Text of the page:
Kiese Laymon (Featured Writer)
Kiese Laymon is a black southern writer, born and raised in Jackson, Mississippi. Laymon attended Millsaps College and Jackson State University before graduating from Oberlin College. He earned an MFA in Fiction from Indiana University. Laymon is currently the Ottilie Schillig Professor of English and Creative Writing at the University of Mississippi. He served as the Distinguished Visiting Professor of Nonfiction at the University of Iowa in Fall 2017. Laymon is the author of the novel, Long Division and a collection of essays, How to Slowly Kill Yourself and Others in America, and Heavy: An American Memoir. Heavy, winner of the Andrew Carnegie Medal, the LA Times Isherwood Prize for Autobiographical Prose and Audible’s Audiobook of the Year, was named one of the Best Books of 2018 by the The Undefeated, New York Times, Publishers Weekly, NPR, Broadly, Library Journal, The Washington Post, Southern Living, Entertainment Weekly, San Francisco Chronicle and The New York Times Critics. Laymon has written essays, stories and reviews for numerous publications including Esquire, McSweeneys, New York Times, Virginia Quarterly Review, ESPN the Magazine, Granta, Colorlines, NPR, LitHub, The Los Angeles Times, The Guardian, PEN Journal, Fader, Oxford American, Vanity Fair, The Best American Series, Ebony, Travel and Leisure, Paris Review, Guernica and more.
Soniah Kamal is an award-winning novelist, essayist, and public speaker. Her most recent novel, Unmarriageable: Pride & Prejudice in Pakistan, is a New York Public Library and NPR Code Switch 2019 Summer Read Pick, a Financial Times Best Book of 2019 so far, and has received praise from The Atlanta Journal Constitution, Southern Living, Library Reads, Forbes, People Magazine and more. Her debut novel, An Isolated Incident, was a finalist for the Townsend Award for Fiction and the KLF French Fiction. Soniah’s TEDx talk is about regrets and second chances. Her work has appeared in critically acclaimed anthologies and publications including The New York Times, The Guardian, The Atlantic, Buzzfeed and more. Soniah’s short story “Jelly Beans” is selected for the 2017 Best of Asian Fiction Anthology and her short story “Fossils,” judged by Claudia Rankine, won the Agnes Scott 2017 Festival Award for Fiction. Soniah is the recipient of a Susan B. Irene Award from St. Johns College where she received a B.A. in Philosophy and was a Paul Bowles Fiction Fellow at Georgia State University where she earned an MFA in Creative Writing. Soniah grew up in Pakistan, Saudi Arabia and England and resides in Atlanta, Georgia. www.soniahkamal.com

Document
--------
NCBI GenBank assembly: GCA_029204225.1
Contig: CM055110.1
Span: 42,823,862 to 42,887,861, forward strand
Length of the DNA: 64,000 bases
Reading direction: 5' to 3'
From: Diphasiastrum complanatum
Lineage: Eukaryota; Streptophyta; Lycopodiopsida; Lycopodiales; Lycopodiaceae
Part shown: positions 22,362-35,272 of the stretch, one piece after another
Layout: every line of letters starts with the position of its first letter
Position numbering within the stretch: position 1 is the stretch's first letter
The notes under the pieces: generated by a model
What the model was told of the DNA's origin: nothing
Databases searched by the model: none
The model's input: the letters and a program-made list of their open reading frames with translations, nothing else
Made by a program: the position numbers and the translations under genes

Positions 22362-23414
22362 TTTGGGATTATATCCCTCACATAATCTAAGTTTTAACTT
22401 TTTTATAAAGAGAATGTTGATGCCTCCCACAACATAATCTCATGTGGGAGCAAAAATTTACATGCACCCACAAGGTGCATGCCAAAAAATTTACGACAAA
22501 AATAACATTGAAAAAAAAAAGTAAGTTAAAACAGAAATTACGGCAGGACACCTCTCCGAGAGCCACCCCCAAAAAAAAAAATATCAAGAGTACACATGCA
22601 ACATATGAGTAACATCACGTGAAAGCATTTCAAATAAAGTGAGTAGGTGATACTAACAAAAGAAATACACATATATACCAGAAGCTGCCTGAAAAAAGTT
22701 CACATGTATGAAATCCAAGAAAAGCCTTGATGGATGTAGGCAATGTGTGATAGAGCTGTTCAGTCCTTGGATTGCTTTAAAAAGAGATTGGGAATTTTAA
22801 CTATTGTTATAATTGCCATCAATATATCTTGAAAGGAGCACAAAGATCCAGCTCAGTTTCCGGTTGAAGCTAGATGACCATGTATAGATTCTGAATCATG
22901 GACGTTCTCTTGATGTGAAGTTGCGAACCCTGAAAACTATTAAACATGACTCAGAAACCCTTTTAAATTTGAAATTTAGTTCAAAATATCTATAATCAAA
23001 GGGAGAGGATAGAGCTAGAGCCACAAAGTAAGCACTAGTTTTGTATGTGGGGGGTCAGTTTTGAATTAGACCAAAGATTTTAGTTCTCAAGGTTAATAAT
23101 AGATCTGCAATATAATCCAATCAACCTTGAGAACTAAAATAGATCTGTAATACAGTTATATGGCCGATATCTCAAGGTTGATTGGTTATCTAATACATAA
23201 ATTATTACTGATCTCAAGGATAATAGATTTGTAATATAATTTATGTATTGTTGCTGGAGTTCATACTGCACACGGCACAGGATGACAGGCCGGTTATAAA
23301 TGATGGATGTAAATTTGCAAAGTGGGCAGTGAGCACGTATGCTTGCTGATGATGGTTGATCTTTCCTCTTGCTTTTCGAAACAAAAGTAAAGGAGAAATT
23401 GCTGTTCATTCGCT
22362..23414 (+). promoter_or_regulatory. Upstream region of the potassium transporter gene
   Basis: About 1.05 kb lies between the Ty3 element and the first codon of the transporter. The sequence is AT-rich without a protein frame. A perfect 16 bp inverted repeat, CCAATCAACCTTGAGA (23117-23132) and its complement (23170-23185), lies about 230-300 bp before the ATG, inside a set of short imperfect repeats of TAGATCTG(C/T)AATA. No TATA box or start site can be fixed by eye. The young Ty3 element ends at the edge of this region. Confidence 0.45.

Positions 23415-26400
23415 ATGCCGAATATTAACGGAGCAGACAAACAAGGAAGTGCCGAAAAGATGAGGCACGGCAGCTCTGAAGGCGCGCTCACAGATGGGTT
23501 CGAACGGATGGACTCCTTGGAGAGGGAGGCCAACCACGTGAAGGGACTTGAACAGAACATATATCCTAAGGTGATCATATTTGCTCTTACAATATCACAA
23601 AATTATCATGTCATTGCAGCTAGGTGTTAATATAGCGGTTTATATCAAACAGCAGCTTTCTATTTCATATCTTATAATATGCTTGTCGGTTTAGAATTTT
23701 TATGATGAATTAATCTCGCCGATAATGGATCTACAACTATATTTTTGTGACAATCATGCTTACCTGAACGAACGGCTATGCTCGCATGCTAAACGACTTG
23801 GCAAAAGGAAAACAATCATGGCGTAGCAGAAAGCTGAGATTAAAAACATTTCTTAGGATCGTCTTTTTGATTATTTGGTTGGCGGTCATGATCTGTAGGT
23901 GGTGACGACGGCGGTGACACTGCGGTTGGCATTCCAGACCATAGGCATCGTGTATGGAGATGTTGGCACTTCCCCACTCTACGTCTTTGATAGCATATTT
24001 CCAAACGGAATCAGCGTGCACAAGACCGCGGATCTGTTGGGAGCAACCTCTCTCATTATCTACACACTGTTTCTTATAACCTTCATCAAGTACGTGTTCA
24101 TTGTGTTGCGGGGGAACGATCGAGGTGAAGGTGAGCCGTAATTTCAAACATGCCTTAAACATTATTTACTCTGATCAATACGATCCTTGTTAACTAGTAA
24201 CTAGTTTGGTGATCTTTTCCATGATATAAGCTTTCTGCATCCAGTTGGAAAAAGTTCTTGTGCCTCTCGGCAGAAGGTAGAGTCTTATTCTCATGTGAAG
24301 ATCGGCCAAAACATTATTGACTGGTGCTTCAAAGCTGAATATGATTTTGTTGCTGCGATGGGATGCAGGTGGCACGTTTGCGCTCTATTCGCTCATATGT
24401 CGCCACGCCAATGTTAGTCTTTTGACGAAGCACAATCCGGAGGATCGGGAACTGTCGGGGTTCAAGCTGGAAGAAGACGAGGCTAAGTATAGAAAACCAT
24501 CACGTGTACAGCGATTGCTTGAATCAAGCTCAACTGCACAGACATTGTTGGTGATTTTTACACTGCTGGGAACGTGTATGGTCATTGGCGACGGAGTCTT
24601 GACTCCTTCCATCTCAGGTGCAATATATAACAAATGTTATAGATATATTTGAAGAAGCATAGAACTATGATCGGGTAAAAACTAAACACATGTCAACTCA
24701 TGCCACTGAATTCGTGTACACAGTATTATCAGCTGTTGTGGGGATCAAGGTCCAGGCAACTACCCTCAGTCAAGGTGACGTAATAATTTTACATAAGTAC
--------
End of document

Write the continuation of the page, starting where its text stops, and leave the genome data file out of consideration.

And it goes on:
Caroline Crew is the author of PINK MUSEUM (Big Lucks), as well as several chapbooks. Her poetry and essays appear in The Kenyon Review, DIAGRAM, and Gulf Coast, among others. Currently, she is pursuing a PhD at Georgia State University, after earning an MA at the University of Oxford and an MFA at UMass-Amherst. She’s online here: caroline-crew.com.